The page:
When I was in seminary, I learned about Arthur Guinness’s Christian faith and its impact on his chosen profession: brewing beer. Beer in general served an important purpose in his day, namely providing something safe for people to drink (they didn’t understand how water contaminated with microorganisms made people sick). Guinness also made it harder for people to get drunk than some of the other alcoholic drinks, such as gin, since it was so filling.
Guinness personally used his fortune to impact the world around him: creating Sunday schools, giving vast amounts to the poor, and serving as a board member in a hospital for underprivileged people. As the company grew, it also treated its employees far better than other brewers did by paying higher wages. In the strangest of places, Guinness lived out the Biblical command to love your neighbor as yourself. He was able to take the least sacred of industries and make it into a ministry.
It’s all too easy to assume that leaving ministry to the “professionals” is the best course of action; after all, clergy are trained to answer difficult questions and pray for people. The truth is, most ministers work alongside church people most of the time. They don’t typically have coworkers unsure of who Jesus is. They don’t have the benefit of working in a mission field to live out their faith. They also don’t typically amass fortunes through their work with which to bless those in need around them.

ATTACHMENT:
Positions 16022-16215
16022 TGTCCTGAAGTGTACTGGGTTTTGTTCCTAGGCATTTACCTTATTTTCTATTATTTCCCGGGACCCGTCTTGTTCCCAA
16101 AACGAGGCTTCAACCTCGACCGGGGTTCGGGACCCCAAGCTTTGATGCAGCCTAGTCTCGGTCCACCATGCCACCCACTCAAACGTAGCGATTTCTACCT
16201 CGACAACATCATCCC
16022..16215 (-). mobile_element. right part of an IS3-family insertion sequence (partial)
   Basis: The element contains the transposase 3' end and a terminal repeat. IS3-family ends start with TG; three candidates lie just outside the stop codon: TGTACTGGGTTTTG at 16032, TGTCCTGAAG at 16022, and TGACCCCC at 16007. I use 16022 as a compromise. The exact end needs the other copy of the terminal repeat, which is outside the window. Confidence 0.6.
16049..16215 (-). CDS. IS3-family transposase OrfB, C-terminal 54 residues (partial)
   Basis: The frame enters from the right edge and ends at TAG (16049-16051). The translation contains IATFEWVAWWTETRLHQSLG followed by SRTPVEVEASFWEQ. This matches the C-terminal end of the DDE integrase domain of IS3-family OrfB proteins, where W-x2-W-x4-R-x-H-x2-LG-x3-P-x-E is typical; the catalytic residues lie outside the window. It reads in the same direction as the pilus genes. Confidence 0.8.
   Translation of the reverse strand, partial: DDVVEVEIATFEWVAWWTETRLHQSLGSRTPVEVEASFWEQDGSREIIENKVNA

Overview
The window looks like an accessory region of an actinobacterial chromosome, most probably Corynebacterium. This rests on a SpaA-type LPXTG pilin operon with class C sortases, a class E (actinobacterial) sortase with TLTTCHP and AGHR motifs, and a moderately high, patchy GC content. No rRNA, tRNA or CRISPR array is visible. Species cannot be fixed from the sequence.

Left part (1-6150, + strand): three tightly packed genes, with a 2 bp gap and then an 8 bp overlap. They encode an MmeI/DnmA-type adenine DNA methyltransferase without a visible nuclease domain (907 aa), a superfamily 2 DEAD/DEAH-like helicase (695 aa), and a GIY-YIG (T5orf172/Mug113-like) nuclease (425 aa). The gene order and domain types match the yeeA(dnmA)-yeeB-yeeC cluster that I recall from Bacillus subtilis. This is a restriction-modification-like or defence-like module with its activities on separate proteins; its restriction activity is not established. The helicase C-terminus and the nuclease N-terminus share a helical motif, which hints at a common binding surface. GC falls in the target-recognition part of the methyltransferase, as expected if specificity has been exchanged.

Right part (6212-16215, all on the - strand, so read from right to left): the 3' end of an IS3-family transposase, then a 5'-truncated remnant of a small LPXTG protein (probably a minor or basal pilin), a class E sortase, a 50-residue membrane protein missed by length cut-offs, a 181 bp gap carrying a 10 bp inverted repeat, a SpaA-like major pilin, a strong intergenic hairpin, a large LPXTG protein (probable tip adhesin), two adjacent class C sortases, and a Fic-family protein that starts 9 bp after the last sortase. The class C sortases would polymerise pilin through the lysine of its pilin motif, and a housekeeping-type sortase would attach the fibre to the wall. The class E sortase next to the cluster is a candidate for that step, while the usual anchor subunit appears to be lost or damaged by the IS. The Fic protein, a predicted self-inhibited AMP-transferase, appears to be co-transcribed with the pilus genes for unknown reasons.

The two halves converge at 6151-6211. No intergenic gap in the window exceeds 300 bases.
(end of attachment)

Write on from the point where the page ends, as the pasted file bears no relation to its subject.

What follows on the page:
When I hear Guinness’s story and look at his legacy, I see just how much influence any one of us can have when we commit to serving Jesus through whatever vocation we have. Even in our day, there are companies founded and led by Christians that are known for treating their employees and customers well (e.g. In-and-Out). God uses willing servants in the unlikeliest of places for his glory. What if each of us is called to be a Christian in whatever we do? How would it look to be a Christian doctor, lawyer, admin, stay-at-home mom, teacher, hairstylist, police officer, cashier, any other job you might have? How can we honor God in our “un-Christian” work?
May each of us take seriously our faith as we live out our vocations. When we have opportunities to bless those around us, may we jump at the chance. When we have an abundance from our work, may we live with open-handed generosity. When we have the chance to speak words of truth, may we do so with boldness and love. May we raise a pint this St. Patrick’s Day (if that’s your thing) in honor of Arthur Guinness’s ministry of beer and allow his legacy to inspire us to good works in our own industries.
Work willingly at whatever you do, as though you were working for the Lord rather than for people. Remember that the Lord will give you an inheritance as your reward, and that the Master you are serving is Christ. Colossians 3:23-24